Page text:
Remember, however, that there is a crucial difference between how the suspension system and crash zones influence the car. While enough shocks and potholes can damage your suspension, a crumple zone isn’t designed to resist impact after impact.

Naturally, many drivers are concerned about their engine, which is typically placed in the front of the vehicle. However, the crumple zone is based around a mixture of parts that do and do not resist the force of the impact, using the latter as a final layer of protection. Engines fall into this category as their hard, durable design does not bend easily, making them very resistant and useful absorbers. Since they are not actively involved, in most cases, your car wheels and tyres will also remain unaffected.

After a collision, the chances to get the car repaired depends on both the force of the impact and the design of the safety system. Large steel or aluminium parts, such as the engine and framework, are designed to withhold any damage, while other parts are designed to crumple and these will typically need to be replaced. As a result, while the crumple zone may very well keep you safe from harm, it does not guarantee the car will remain in a drivable state.

Cars on road after accident

In extreme cases, when the bodywork is severely damaged and even the engine and framework have been unable to resist the complete impact, the car might be impossible to repair.

Crumple zones in motorsports

Needless to say, crumple zones are particularly important in motorsports. This well thought-out and carefully manufactured design of such a system has saved numerous drivers’ lives. Crumple zones are vital as high impact collisions with great kinetic forces are very frequent in motorsports due to the competitive nature of racing and higher speeds.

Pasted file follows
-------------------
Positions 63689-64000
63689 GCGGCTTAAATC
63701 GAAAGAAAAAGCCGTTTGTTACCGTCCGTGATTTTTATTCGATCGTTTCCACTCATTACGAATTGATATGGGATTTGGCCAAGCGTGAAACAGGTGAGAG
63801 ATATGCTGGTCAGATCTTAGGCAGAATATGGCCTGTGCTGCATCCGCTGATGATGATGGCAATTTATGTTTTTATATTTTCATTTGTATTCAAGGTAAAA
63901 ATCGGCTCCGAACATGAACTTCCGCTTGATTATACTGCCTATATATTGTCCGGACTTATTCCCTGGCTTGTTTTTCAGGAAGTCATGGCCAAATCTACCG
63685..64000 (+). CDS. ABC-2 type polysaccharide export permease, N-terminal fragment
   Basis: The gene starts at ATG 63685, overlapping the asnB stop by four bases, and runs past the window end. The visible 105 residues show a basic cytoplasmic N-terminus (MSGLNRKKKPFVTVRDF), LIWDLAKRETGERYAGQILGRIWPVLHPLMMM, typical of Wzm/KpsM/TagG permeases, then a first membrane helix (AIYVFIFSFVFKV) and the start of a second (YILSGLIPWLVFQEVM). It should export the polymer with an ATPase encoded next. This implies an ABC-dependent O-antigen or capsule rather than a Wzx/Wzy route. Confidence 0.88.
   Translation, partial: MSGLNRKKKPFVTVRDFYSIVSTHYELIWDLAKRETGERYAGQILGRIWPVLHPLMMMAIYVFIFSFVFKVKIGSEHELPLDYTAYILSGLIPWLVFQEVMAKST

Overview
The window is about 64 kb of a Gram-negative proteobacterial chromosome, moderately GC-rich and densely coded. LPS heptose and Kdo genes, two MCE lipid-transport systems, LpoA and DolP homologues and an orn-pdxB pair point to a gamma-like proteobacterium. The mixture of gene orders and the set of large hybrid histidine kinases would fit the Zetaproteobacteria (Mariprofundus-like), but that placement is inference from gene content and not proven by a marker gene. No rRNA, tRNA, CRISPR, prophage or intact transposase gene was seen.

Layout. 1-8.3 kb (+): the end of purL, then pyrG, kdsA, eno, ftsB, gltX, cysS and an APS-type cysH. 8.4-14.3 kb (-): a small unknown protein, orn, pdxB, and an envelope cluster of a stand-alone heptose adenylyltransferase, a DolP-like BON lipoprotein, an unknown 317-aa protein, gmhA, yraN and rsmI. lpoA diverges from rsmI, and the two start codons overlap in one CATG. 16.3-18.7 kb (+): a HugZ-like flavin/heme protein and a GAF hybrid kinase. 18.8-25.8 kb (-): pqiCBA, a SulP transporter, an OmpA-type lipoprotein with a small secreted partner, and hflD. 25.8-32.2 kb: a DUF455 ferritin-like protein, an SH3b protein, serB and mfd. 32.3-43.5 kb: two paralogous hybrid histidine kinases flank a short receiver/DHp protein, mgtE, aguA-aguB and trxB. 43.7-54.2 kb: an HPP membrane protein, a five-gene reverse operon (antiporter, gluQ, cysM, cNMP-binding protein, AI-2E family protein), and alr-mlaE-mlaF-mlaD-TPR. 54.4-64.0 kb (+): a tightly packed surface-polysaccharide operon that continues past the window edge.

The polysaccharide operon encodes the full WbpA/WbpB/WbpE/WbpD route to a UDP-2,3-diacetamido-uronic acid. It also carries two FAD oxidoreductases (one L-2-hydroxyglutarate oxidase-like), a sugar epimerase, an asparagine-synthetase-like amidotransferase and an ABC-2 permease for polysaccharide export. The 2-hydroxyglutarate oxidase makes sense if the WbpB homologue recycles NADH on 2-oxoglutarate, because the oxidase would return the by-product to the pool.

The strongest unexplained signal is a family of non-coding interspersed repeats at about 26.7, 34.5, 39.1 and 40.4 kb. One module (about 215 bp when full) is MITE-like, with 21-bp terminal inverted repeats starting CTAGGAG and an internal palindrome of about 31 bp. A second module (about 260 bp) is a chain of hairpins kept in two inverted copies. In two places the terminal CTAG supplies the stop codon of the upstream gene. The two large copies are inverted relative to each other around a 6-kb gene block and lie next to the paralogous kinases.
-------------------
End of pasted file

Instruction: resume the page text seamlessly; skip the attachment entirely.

Similarly, throughout racing history, there have been attempts to decrease the impact from the track itself. While car-to-car collisions can’t be affected, tracks have different forms of extra protection such as foam padding or old tyres around walls and corners of the track. The idea here is that these softer materials will help to further lessen the blow, acting like a cushion and passing less energy onto the crumple zone in the first place.

Formula 1Motorsports, such as Formula 1, actively use softer border materials and open spaces to help lessen the impact.

This is also why, wherever possible, corners usually have large open expanses of rough terrain before the barrier. In the case of steering out or something else going wrong, this terrain, unlike smooth tarmac, will offer rolling resistance, helping to slow the vehicle down before the impact force hits. 

Improved road safety

Basically, the crumple zone is a built-in safety feature in all modern car designs and is not something you can choose or change. It may differ across various car models but all crash zones strongly rely on driving physics. That means time and speed are involved - and they can be used to improve the functionality and effectiveness of the crumple zone.

Specifically, Newton’s Second Law of Motion defines force as mass times acceleration. As such, faster speeds have more force and less acceleration will result in less force. In fact, a crumple zone works to absorb the force, but at the same it also actively seeks to decelerate the vehicle to lessen the forces exerted on the vehicle as a whole.

Car tyre close-upA good car tyre, with a thick tread will help improve braking and deceleration.

Since deceleration is important in car accidents, quick and reactive braking times will also provide more safety. Today, many vehicles feature automatic braking systems for this purpose. Of course, there are situations where braking ahead of time simply isn’t possible. Yet, even here, high quality car tyres can still help improve the efficiency.

Specifically, a strong grip will help keep the car connected with the road surface. It goes without saying that this will also depend on the weather conditions at the time. In wet weather a layer between the tyres and road can be formed causing aquaplaning and impeding crumple zones’ usefulness. Likewise, in more severe weather, winter tyres ensure good grip, which certainly proves valuable in these circumstances.